Tax, spend, and ban
Three public health legal tools often used to deal with products associated with negative public health impacts include 1) taxes (to decrease consumer use and raise public health revenues), 2) spending incentives (to directly influence industry or consumer choices through financial rewards), and 3) bans (to remove a product from the market or limit specific consumers’ access) (24). These lawful interventions are used extensively to regulate potentially harmful consumables such as tobacco, illicit drugs, alcohol, and even caffeine. On first glance, these powers seem to lack utility regarding sodium — and perhaps for good reason. Unlike other “vice” products, sodium is inexpensive and pervasive in nearly every category of foods and beverages. In small amounts, salt is not only safe but essential. Salt makes food taste better and last longer with no added calories. Taxing or banning salt or other sodium products may seem unjustified, especially considering Americans’ common political objections to “nanny state” interventions.
Yet, in reality, each of these regulatory tools applies to sodium already. Salt as an ingredient is not taxed directly via state or local governments, but salty snacks and other foods are. In 2015, the Navajo Nation imposed a 2% tax on all junk food sold on its reservation, including an array of high sodium products of “minimal-to-no nutritional value.” (24) Kentucky, Texas, Washington, and other jurisdictions exempt junk foods from tax-free policies applicable to fresh produce, dairy products, and other healthful food choices. In both examples, the brunt of these tax schemes falls hard on products with elevated sodium content. Less clear is whether these taxes are substantial enough to influence consumers away from high salt foods (as has been shown by the substantial tax imposed on sugar-sweetened beverages in Mexico) (25). Spending policies underlying federal and state implementation of food stamp programs encourage recipients to purchase fresh fruits, vegetables, and dairy products but not processed junk foods, which are often loaded with sodium.
Banning sodium in all processed foods is impossible, but partial bans may be viable legally. Limiting or banning access to salty products for minors at school, as discussed above, is lawful just the same as bans on selling tobacco, alcohol, or sugar-sweetened beverages. Prohibiting overuse of sodium as a flavor or preservative in specific products (eg, infant formula) for certain populations (eg, babies) may be legally defensible provided government can demonstrate legitimate, correlated public health concerns.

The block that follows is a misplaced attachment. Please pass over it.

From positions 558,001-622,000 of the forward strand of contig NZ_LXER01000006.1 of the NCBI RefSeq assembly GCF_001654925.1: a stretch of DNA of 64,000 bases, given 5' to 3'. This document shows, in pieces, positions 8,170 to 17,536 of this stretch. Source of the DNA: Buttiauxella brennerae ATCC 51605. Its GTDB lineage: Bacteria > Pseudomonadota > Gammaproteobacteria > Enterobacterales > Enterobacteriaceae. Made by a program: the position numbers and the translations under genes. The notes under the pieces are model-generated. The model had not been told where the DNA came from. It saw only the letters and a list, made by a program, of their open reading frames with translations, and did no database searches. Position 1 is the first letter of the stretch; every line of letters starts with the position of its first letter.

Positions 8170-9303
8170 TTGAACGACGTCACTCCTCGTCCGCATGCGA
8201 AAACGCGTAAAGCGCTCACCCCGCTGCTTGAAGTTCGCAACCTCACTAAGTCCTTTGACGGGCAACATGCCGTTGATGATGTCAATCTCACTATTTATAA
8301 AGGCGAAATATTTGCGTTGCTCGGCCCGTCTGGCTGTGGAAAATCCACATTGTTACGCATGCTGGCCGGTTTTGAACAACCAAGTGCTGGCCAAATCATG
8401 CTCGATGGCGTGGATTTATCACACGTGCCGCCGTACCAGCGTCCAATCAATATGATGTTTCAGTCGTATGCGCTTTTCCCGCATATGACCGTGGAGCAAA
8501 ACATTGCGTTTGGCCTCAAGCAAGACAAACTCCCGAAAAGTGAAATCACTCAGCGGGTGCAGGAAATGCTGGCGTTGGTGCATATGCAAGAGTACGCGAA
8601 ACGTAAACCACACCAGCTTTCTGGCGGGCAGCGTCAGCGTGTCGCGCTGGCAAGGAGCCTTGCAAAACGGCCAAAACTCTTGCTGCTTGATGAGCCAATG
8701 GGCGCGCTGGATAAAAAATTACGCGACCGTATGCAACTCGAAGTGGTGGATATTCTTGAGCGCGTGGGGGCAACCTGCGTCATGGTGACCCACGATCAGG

Substantially lowering Americans’ sodium consumption requires a multifaceted, public–private strategy that considers legal interventions in tandem with other public health interventions designed to reduce sodium intake through processed and served foods. As with successful voluntary measures, legal steps to curb sodium consumption may have to proceed slowly or in stages to circumvent negative industry or public reactions. Specific legal strategies such as enhanced consumer warnings, litigation, taxation, or partial bans may need to be proven efficacious to sustain their continued or increased use. Some legal interventions may work better than others, at lower cost, and with fewer trade-offs. If the end goal is to reduce Americans’ sodium consumption over time to reduce chronic conditions, efficacious and cost-efficient legal interventions are an essential component of a concerted national plan.
We have no conflicts of interest to declare. We acknowledge the contributions of Kim Weidenaar, JD, Alicia Corbett, JD, Brenna Carpenter, Sarah Wetter, and Matt Saria of Arizona State University’s Public Health Law and Policy Program for their research, editing, and formatting assistance.
Corresponding Author: James G. Hodge, Jr, Professor and Director, Public Health Law and Policy Program, Western Region Office, Network for Public Health Law, Sandra Day O’Connor College of Law, Arizona State University, 1100 S McAlister Ave, Tempe, AZ 85287-7906. Telephone: 480-727-8576. Email: email@example.com.
Author Affiliations: Leila F. Barraza, University of Arizona, Tucson, Arizona.